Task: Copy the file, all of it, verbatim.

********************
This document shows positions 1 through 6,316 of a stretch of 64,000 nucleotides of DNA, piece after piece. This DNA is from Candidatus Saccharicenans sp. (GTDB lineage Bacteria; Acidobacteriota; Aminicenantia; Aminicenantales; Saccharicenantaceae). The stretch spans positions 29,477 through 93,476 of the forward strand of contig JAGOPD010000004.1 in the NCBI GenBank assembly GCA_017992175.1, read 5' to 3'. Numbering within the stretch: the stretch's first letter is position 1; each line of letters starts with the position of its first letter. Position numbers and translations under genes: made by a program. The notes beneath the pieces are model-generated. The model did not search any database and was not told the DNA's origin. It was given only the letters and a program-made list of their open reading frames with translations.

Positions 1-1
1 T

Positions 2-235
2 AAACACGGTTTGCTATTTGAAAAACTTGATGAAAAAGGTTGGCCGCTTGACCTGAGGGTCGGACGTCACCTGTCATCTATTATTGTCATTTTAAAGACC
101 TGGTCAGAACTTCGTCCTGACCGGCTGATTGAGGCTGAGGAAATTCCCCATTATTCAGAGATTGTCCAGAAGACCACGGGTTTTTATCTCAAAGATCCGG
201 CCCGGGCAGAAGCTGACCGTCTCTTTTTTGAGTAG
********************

This document shows positions 1 through 6,316 of a stretch of 64,000 nucleotides of DNA, piece after piece. This DNA is from Candidatus Saccharicenans sp. (GTDB lineage Bacteria; Acidobacteriota; Aminicenantia; Aminicenantales; Saccharicenantaceae). The stretch spans positions 29,477 through 93,476 of the forward strand of contig JAGOPD010000004.1 in the NCBI GenBank assembly GCA_017992175.1, read 5' to 3'. Numbering within the stretch: the stretch's first letter is position 1; each line of letters starts with the position of its first letter. Position numbers and translations under genes: made by a program. The notes beneath the pieces are model-generated. The model did not search any database and was not told the DNA's origin. It was given only the letters and a program-made list of their open reading frames with translations.

Positions 1-1
1 T

Positions 2-235
2 AAACACGGTTTGCTATTTGAAAAACTTGATGAAAAAGGTTGGCCGCTTGACCTGAGGGTCGGACGTCACCTGTCATCTATTATTGTCATTTTAAAGACC
101 TGGTCAGAACTTCGTCCTGACCGGCTGATTGAGGCTGAGGAAATTCCCCATTATTCAGAGATTGTCCAGAAGACCACGGGTTTTTATCTCAAAGATCCGG
201 CCCGGGCAGAAGCTGACCGTCTCTTTTTTGAGTAG